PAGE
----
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Paper No. 3
Presentation Time: 8:35 AM


ANDRONICOS, Chris, Earth and Atmospheric Sciences, Cornell University, Snee Hall, Ithaca, NY 14853, WOLF, David E., Earth and Atmospheric Sciences, Cornell University, 4154 Snee Hall, Ithaca, NY 14853-1504 and HOLLISTER, Lincoln S., Geosciences, Princeton University, Princeton, NJ 08544,

Garnet-sillimanite gneiss is common within the early Tertiary high-grade core of the Coast Orogen of British Columbia. Trace element and whole rock chemistry of the garnet-sillimanite gneiss are consistent with the rocks being the metamorphic equivalents of volcanoclastic sedimentary rocks and/or shales. The mineralogy of the garnet-sillimanite gneiss includes sillimanite+garnet+plagioclase+ilmenite+biotite+/-quartz+/-cordierite+/-graphite. The garnet in the gneiss commonly contains inclusions of sillimanite, biotite, quartz, plagioclase, kyanite, muscovite and staurolite. The most likely garnet producing reactions based on inclusions are staurolite + muscovite + quartz = garnet + Al2SiO5+ biotite + vapor, and biotite + sillimanite = garnet + melt. Assuming the rocks crossed the kyanite-sillimanite boundary after staurolite breakdown, the rocks experienced peak metamorphic conditions of 7-8 kbar and temperatures >750 O C. Cordierite coronas on garnet and sillimanite track high temperature decompression during biotite dehydration melting, with the P-T path ending in the andalusite stability field.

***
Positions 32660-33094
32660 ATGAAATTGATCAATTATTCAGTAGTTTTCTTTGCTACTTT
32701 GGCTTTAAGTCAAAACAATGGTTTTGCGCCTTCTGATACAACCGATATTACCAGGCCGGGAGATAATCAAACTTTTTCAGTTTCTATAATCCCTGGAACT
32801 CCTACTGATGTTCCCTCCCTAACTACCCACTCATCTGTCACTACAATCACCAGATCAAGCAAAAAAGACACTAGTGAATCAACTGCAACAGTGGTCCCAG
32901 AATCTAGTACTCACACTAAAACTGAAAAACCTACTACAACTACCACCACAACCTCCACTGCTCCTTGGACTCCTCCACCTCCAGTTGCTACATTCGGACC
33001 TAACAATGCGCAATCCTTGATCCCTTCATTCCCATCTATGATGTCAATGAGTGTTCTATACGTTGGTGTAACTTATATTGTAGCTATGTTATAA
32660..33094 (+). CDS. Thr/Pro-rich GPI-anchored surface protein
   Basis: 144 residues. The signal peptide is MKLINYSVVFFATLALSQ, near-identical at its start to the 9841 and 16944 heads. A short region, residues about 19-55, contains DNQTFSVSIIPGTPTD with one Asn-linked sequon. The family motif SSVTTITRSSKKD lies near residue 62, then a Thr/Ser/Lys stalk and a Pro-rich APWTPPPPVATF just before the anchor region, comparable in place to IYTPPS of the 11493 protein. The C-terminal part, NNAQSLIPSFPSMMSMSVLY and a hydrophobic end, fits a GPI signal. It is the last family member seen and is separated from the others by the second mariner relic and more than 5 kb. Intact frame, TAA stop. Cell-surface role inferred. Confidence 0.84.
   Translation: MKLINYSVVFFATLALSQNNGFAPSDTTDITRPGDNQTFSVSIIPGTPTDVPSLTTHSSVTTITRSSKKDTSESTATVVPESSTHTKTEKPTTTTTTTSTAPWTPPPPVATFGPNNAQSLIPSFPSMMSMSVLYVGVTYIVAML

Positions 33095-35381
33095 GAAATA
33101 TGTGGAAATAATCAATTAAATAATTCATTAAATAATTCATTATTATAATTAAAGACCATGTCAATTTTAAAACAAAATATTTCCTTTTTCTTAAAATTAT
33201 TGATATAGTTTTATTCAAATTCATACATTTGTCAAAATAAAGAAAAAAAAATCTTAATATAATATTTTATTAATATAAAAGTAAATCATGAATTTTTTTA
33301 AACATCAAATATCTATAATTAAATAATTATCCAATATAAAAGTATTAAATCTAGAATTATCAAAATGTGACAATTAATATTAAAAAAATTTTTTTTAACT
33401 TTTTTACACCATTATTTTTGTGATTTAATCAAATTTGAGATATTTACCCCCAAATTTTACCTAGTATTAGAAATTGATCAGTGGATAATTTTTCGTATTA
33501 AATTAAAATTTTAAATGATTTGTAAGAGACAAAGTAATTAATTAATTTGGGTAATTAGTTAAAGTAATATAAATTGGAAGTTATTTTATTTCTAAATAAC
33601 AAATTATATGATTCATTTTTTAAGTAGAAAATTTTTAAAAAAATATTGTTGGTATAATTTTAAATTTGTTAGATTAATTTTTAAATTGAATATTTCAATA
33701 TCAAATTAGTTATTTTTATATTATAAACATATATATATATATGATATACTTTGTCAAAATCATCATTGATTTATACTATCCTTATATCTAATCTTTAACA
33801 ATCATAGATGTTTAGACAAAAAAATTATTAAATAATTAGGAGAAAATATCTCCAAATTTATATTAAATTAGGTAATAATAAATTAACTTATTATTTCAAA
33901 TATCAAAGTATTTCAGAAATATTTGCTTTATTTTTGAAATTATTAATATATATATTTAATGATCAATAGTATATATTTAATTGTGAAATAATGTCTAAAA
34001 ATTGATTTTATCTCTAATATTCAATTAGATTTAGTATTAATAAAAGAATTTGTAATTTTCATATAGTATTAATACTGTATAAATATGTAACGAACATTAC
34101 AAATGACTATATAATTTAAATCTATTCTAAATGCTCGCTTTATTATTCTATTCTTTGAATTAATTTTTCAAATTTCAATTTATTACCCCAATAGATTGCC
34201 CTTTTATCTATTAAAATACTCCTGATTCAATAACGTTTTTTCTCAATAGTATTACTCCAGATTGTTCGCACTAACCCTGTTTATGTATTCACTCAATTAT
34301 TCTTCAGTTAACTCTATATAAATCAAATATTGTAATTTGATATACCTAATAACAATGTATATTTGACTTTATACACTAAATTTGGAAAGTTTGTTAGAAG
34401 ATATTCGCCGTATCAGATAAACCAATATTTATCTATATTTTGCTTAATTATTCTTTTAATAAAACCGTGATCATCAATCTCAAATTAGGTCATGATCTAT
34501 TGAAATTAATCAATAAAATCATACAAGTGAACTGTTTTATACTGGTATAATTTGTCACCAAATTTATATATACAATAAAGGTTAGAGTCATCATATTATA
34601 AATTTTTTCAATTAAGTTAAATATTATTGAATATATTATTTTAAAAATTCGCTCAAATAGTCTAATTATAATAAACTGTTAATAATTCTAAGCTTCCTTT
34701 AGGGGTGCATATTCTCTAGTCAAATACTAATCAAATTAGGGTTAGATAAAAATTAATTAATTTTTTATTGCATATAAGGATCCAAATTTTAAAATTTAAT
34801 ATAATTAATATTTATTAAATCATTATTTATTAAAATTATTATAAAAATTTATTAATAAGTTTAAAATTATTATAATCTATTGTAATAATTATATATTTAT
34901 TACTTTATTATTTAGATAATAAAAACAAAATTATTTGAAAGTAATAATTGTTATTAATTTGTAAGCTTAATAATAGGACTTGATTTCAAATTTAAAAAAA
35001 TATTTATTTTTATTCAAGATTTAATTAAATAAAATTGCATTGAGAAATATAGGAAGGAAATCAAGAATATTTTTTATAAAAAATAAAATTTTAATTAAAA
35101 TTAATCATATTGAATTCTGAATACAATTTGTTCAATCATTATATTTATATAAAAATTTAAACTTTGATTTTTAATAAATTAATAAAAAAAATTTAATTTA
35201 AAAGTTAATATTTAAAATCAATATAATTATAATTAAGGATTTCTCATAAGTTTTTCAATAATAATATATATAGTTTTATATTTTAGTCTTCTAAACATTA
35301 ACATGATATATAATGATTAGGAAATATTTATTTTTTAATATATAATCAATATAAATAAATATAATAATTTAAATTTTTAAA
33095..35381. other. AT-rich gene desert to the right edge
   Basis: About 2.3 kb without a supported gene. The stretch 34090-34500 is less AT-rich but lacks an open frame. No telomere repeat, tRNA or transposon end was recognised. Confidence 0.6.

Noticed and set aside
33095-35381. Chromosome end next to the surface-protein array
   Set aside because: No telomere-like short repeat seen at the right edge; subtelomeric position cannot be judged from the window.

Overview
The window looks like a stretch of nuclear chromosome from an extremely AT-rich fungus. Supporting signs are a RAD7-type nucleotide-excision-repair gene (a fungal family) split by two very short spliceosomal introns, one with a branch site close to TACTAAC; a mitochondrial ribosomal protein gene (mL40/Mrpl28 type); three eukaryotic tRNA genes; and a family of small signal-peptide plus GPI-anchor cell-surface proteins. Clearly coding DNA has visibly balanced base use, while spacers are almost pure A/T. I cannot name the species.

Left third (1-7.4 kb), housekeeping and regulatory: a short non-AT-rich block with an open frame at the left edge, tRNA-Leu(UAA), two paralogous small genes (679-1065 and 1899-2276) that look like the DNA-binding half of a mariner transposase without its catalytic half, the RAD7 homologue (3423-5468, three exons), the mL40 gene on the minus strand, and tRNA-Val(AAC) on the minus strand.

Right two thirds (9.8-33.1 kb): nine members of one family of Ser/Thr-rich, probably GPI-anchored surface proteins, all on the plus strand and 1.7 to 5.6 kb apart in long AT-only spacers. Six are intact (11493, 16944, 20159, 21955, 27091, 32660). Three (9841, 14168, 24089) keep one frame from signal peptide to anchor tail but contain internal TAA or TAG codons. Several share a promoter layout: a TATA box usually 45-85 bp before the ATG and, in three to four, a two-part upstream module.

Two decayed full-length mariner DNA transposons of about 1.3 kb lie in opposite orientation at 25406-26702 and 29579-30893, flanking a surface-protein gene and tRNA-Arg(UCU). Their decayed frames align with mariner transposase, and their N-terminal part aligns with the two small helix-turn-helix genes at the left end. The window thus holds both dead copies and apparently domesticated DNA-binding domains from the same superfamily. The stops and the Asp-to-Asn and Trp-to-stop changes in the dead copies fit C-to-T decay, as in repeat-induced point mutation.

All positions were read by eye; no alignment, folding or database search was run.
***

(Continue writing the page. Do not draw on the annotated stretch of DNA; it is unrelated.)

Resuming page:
Geochemically, some of the gneisses plot near unity on REE diagrams normalized to volcanogenic sedimentary rocks and shales. Others show enrichment of the HREE. The rocks with largest HREE enrichment are depleted in biotite and contain more sillimanite when compared with rocks that show no HREE enrichment. The sample with the largest HREE enrichment also has a small negative Eu anomaly consistent with removal of plagioclase. Because garnet preferentially retains the HREE with respect to melts, the trace element chemistry and mineralogy are consistent with biotite dehydration melting and variable degrees of melt extraction. Garnet-sillimanite gneiss with HREE enrichment is interpreted as restite produced by melt extraction, whereas the samples without HREE enrichment are interpreted as migmatite that retained melt. The melts that escaped the migmatites would have been enriched in K, Na and Si and depleted in HREEs. Garnet-sillimanite gneiss, such as described here, are likely to be a wide-spread lithology in the lower continental crust.

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